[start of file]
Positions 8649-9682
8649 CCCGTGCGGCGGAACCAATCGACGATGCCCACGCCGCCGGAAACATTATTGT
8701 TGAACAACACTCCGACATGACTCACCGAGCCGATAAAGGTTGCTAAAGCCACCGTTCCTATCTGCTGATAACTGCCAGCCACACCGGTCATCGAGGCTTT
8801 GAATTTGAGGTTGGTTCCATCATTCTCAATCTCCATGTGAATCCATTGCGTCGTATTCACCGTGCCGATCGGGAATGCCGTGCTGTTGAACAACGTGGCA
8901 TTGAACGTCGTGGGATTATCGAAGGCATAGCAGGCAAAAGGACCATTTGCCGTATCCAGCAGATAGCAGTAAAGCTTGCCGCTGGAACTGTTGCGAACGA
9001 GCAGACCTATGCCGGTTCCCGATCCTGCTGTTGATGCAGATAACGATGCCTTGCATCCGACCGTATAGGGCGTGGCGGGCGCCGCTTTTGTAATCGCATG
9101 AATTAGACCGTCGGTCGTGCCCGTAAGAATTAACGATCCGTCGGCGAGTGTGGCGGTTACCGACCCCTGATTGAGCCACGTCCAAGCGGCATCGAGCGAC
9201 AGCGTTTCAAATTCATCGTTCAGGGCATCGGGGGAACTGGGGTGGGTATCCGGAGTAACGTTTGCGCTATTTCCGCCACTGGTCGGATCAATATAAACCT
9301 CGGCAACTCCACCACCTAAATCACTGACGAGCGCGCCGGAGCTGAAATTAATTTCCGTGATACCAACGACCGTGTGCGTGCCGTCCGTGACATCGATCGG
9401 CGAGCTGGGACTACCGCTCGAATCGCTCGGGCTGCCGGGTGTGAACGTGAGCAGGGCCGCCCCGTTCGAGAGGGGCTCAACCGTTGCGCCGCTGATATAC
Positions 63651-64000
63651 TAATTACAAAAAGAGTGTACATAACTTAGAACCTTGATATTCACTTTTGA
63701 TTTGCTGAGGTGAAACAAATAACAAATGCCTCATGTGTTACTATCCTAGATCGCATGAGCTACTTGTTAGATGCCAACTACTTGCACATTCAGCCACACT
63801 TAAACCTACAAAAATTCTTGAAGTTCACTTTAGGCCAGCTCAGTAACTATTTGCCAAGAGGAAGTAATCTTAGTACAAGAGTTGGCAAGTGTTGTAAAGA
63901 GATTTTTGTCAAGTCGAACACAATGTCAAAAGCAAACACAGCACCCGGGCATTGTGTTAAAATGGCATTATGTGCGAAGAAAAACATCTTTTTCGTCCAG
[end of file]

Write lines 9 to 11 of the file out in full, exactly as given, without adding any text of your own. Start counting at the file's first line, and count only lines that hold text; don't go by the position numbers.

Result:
9301 CGGCAACTCCACCACCTAAATCACTGACGAGCGCGCCGGAGCTGAAATTAATTTCCGTGATACCAACGACCGTGTGCGTGCCGTCCGTGACATCGATCGG
9401 CGAGCTGGGACTACCGCTCGAATCGCTCGGGCTGCCGGGTGTGAACGTGAGCAGGGCCGCCCCGTTCGAGAGGGGCTCAACCGTTGCGCCGCTGATATAC
Positions 63651-64000